The news comes just days after it was revealed that Trump’s personal lawyer Rudy Giuliani has been hospitalized after testing positive for COVID-19. Ellis has spent the last month traveling the country with Giuliani working to overturn the 2020 election results in states including Pennsylvania, Michigan and Arizona on behalf of the president. Both have attended hearings without wearing a mask.
-ABC News’ Katherine Faulders, John Santucci and Will Steakin
Dec 08, 11:57 am
Clyburn says majority of Biden inauguration will be virtual
Democratic Majority Whip Jim Clyburn, whose primary endorsement in South Carolina helped put Biden on a path to victory and who was tapped this week to chair Biden’s presidential inaugural committee, began to paint a clearer picture Tuesday of what the public can expect on Jan. 20, saying a majority of the inauguration will be virtual.
“I think the president will be sworn in in a a traditional way, but 75%, 80% of this inauguration will probably be virtual,” Clyburn told CNN Tuesday morning, comparing the look to this summer’s Democratic National Convention.
“This inauguration will be an example of what a President Joe Biden would like to see the people of America do,” Clyburn added, noting the worsening coronavirus pandemic. “We are not going to violate anything… We are going to discourage anything that could be a spreader.”
Providing an alternative, Clyburn said he’s hopeful there could be a celebration on the National Mall July 4, adding, “Hopefully things will be under control then.”
As Biden is expected to name retired Army Gen. Lloyd Austin to lead the Pentagon at some point this week, Clyburn also offered praise for the “historic” choice of and encouraged Biden to consider more Black candidates he’s suggested — including Rep. Marcia Fudge, D-Ohio, and Atlanta Mayor Keisha Lance Bottoms — for other senior-level Cabinet positions. The pressure comes ahead of Biden’s meeting with civil rights leaders Tuesday afternoon as they advocate for more people of color to be nominated to top spots.
“There are plenty of bodies to be found if you ask the right person,” Clyburn said.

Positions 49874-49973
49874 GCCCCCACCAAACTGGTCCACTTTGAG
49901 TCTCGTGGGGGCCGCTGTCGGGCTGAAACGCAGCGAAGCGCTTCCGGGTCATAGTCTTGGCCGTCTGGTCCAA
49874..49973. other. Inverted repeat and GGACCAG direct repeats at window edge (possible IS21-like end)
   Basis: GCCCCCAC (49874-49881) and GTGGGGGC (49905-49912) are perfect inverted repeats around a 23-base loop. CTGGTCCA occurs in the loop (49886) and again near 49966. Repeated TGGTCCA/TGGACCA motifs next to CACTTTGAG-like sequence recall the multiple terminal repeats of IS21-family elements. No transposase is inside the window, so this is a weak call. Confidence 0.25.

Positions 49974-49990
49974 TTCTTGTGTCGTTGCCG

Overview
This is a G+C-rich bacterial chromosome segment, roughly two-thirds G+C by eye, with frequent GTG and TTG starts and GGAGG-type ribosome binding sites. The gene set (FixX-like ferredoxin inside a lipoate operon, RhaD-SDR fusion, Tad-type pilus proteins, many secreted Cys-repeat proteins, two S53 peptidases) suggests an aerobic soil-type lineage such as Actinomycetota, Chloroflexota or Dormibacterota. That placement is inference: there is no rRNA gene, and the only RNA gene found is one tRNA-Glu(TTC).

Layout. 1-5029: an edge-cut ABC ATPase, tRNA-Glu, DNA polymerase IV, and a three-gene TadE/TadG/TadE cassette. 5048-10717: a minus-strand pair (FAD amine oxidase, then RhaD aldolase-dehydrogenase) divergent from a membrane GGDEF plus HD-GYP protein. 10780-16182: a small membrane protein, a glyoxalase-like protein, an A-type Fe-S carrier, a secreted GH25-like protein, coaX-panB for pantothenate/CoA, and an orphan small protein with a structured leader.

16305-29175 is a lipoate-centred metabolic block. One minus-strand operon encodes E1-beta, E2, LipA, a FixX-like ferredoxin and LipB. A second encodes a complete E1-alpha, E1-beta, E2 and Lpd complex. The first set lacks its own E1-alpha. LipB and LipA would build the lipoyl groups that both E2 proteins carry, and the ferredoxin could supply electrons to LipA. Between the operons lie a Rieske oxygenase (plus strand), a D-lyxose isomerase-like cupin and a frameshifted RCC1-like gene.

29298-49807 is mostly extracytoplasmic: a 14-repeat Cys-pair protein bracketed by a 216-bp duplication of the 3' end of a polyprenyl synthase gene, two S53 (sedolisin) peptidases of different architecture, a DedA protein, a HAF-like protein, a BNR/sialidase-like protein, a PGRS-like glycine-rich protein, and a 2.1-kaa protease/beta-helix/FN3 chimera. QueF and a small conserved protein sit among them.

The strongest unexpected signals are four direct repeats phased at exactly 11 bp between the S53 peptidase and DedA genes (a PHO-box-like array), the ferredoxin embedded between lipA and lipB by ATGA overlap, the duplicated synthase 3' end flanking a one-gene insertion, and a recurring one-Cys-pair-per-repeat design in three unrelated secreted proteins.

Dec 08, 9:34 am
Overview: Trump holds ‘vaccine summit,’ Biden introduces health care team
Trump and Biden hold dueling events on the pandemic response Tuesday with the president hosting a “vaccine summit” at the White House, just days before a Food and Drug Administration advisory committee holds a hearing on whether to authorize emergency use of a COVID-19 vaccine, while the president-elect is slated to formally roll out his health care picks on who will take over handling the COVID-19 pandemic in 43 days.
At his event, Trump is slated to sign an executive order touting his mantra of “America First” that would prioritize Americans’ access to COVID-19 vaccines before the United States helps other countries. But the chief science adviser to “Operation Warp Speed,” the U.S. government’s initiative to expedite vaccine development which Trump is also expected to tout, said Tuesday morning he doesn’t know about the vaccine-related executive order Trump is expected to sign.
“Frankly, I don’t know and, frankly, I’m staying out of this. I can’t comment,” Dr. Moncef Slaoui told ABC News Chief Anchor George Stephanopoulos in an interview Tuesday on Good Morning America, when asked to explain the executive order.
The event comes as a senior administration official familiar with the matter confirmed reporting to ABC News that the Trump Administration passed when Pfizer offered in later summer to sell the U.S. more COVID-19 vaccine doses — an approach which the White House has denied and Slaoui defended Tuesday. Representatives of Pfizer and Moderna — the two drug companies seeking emergency-use authorization — are not expected to attend the White House summit, nor is anyone from the Biden transition team.
Biden, meanwhile, is slated to introduce the health care team he will entrust with handling the pandemic. He has selected California Attorney General Xavier Becerra as Health and Human Services secretary, the first Latino to hold the post if confirmed. Director of the National Institute of Allergy and Infectious Diseases Dr. Anthony Fauci, who is taking on the elevated role of chief medical adviser to Biden in the incoming administration, is expected to dial into Biden’s meeting, though not the one at the White House.
Biden and Vice President-elect Kamala Harris are also meeting Tuesday with several civil rights leaders including NAACP representatives to discuss policy issues around racial equity as well as diversity and representation on the incoming Cabinet. It comes after news leaked that Biden is expected to name retired four-star Army Gen. Lloyd Austin as his defense secretary, who would be the first African American in the post if confirmed, this week.
Tuesday is also the congressionally mandated “safe harbor” deadline — the date, under federal law, by which the “final determination of any controversy or contest concerning the appointment” of electors “shall be conclusive” — making it extremely difficult to dispute election results in the courts, where pro-Trump efforts have seen at least 39 defeats to date.